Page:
Choosing the right EV for your fleet

Written by: Simon Pavey, Last updated:15th February 2023

Choosing the right EV for your fleet

Electric vehicles have come a long way in recent years, and with the incoming 2030 ban on fossil fuel burning vehicles, it might be time for your business to start thinking about making the transition to EVs.

There are many things a fleet manager must consider when choosing an EV. It’s still true that you’re still likely to spend a little more purchasing an electric car than a traditional one. With that in mind, it’s vital that fleet managers put much consideration into the needs of their business when adopting an EV fleet.

Analyse your current vehicles’ routes

One of the first steps is to decide which of your vehicles could be replaced with EVs. The average range of an electric vehicle is just shy of 200 miles on a single charge. If you have vehicles doing less than that in a single day, they are prime candidates to be replaced with electric vehicles! It will also be a lot easier to analyse the mileage of your current vehicles if you are making use of a good telematics system like Tele-Gence.

Remember that weather conditions and battery drainage can have negative effects on the amount of mileage you can achieve on a single charge, and the range listed on vehicle specifications tend to be on the optimistic side.

When choosing the right vehicle, your mileage is the most obvious consideration. You might be tempted to go with the cheaper option, but if it lacks range then you’ll have to charge more often. This will lead to more down time and a potential loss of profits.

When looking at your vehicles’ typical routes, the next thing to consider would be the availability of charging points.

Long Range EVs

If your vehicles are often tackling longer journeys, it doesn’t have to mean that the switch to electric vehicles is a no go. Increasingly we are seeing long range EVs that can traverse more miles on one charge, with new models offering as many as 500 miles EV range.

Of course, with newer vehicles and ore expensive brand the cost are higher and as such long range EVs might not be a financially viable option for many businesses at this stage but as technology further develops we are more likely to see the cost of long range EVs coming down as newer model’s potential mileage goes up.

For businesses in need of long range electric vehicles but not willing to wait for the price to come down, opting for shorter range EVs and putting time into route planning and infrastructure could be a good starting point.

When looking at your vehicles’ typical routes, the next thing to consider would be the availability of charging points.

Charging points

Public charging at forecourts is becoming more accessible every single year. For example, Shell recently opened their first all-EV charging hub. We’re likely to see more of these hubs pop up all over the UK in the coming years.

However, charging in public tends to be the more expensive option. If possible, you’ll want to install vehicle charging points at your base of operations. That way, vehicles can charge overnight and be ready for the next day. Alternatively, your drivers might take their work vehicles home with them and charge overnight there.

Both of these options are cheaper than going to a public charging space, and if your drivers do less than the average 200 miles per day, this will make transitioning to EVs a whole lot easier for your fleet!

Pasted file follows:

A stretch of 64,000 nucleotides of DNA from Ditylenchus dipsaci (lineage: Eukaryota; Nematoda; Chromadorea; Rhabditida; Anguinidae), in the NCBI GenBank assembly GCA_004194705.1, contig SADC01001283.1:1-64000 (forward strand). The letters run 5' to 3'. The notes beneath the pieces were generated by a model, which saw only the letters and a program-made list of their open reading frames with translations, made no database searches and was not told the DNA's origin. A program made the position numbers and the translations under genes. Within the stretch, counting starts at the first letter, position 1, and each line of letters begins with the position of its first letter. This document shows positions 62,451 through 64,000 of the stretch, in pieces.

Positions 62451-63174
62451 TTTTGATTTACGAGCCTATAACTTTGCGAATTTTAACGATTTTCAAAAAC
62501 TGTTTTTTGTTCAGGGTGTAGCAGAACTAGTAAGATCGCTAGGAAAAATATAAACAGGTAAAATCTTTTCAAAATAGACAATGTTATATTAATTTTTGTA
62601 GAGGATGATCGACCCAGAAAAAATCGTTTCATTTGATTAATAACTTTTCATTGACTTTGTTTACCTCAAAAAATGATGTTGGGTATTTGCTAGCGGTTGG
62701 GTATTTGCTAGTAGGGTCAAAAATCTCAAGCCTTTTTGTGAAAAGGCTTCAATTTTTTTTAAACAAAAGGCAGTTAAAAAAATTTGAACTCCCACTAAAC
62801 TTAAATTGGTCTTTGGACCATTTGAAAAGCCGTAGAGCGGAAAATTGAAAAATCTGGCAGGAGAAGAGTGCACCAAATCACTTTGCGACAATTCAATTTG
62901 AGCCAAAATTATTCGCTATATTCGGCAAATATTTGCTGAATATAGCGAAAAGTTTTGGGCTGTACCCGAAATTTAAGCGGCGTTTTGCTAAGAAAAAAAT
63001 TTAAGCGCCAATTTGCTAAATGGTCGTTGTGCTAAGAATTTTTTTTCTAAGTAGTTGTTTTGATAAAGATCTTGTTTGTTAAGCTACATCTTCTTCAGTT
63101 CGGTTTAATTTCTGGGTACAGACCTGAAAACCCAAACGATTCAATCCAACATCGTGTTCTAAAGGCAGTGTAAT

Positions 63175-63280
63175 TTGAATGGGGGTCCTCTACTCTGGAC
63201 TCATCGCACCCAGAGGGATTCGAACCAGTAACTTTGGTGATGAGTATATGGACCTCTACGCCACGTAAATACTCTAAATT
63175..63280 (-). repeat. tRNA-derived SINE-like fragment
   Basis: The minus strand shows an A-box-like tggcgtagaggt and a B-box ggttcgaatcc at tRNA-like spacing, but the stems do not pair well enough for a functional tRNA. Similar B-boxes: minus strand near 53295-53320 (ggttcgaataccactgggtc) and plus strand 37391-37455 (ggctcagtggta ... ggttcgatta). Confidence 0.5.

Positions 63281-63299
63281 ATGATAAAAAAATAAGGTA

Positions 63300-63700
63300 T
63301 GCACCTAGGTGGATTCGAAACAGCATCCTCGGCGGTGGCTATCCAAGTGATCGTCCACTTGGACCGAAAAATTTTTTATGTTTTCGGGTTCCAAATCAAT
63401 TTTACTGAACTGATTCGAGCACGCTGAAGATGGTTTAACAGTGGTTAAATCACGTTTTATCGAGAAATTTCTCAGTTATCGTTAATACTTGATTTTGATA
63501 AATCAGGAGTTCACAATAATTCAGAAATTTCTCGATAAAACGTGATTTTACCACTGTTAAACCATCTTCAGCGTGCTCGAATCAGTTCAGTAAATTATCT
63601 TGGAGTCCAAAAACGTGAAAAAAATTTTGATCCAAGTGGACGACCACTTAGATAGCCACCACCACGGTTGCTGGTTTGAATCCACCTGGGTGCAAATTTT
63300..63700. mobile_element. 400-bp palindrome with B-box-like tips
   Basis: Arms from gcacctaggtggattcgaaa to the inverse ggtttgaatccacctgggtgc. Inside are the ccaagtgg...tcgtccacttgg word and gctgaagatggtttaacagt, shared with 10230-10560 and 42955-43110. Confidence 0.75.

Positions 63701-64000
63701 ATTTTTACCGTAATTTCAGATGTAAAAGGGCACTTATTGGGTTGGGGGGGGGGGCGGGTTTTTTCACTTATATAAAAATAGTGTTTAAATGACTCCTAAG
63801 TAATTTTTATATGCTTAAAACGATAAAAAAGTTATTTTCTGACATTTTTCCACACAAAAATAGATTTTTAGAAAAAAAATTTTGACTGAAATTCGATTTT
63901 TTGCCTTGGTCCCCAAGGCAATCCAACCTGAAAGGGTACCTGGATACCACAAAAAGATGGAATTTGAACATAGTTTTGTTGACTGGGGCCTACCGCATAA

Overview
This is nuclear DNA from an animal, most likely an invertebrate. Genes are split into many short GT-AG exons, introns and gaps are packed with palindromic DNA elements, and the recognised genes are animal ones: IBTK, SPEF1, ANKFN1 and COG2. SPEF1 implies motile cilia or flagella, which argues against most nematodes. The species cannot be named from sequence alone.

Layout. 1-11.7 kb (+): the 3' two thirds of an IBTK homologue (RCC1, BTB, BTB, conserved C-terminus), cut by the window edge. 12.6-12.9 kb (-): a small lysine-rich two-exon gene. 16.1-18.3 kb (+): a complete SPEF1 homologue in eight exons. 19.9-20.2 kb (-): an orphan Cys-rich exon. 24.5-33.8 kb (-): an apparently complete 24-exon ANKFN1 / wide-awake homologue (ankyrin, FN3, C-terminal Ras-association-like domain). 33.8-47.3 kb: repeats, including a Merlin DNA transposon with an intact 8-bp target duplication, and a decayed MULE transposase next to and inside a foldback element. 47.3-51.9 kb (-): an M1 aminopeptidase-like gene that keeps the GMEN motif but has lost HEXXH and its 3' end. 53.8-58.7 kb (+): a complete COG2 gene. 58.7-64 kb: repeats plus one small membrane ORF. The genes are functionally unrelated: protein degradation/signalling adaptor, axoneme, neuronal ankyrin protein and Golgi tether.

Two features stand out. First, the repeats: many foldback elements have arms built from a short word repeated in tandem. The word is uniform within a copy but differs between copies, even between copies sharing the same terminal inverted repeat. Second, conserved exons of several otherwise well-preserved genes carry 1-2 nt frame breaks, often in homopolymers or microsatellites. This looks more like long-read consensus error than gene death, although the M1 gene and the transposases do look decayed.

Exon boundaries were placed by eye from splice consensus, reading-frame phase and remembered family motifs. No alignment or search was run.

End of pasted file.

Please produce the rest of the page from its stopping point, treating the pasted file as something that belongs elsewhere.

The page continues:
Whilst getting chargers installed at home or at your depot can be expensive, you’re still likely to save in the long run. The cost of running electric vehicles is cheaper on average than traditional vehicles despite the heftier up front cost.

Furthermore, the UK government offers grants to those having chargers installed. This is part of their effort to reach net zero by 2050. Workplace Charging Scheme can help you with as much as 75% of the cost of charging points and their installation.

Consider payload weight

When choosing the specific EV that your fleet will acquire, payload weight is something you should think about. This is especially true when it comes to electric vans.

It is recommended that you clear out your current vehicles before acquiring an EV. This will help you to determine whether you are carrying excessive weight. Are there tools or building materials being stored in your vehicles that are no longer needed, for example?

Also consider how many people will be expected to occupy the vehicle. If your drivers are typically carrying more than one person, this could affect the overall range of an EV. As mentioned earlier, the range listed on vehicle specifications tends to be optimistic, and is likely measured with only the driver in the vehicle, and does not account for passengers. Therefore, if you are a taxi firm for example, you might want to get an electric car with more range than you think you will need, just to be on the safe side.

How can Fuel Card Services help?

At Fuel Card Services, we are now offering customers the Shell Electric Vehicle Card. If your fleet is going to rely on using public charging points once using EVs, then this card could save you up to 2p per kWh when you use a Shell charging site.

With this card, you’ll get access to over 7,500 charging points, with nearly 1,000 of those being rapid chargers! Of course, Shell is constantly expanding their network of charging points, so this card will only become more useful over time.

What makes this card a great choice for fleets who are slowly transitioning to EVs is that it can be used to purchase traditional fuels as well – it’s flexible and convenient, and will help you on the road to becoming a fully electric fleet.

Get in touch with our experts today and we’ll see how we could keep the wheels of your fleet spinning with the Shell Electric Vehicle Card!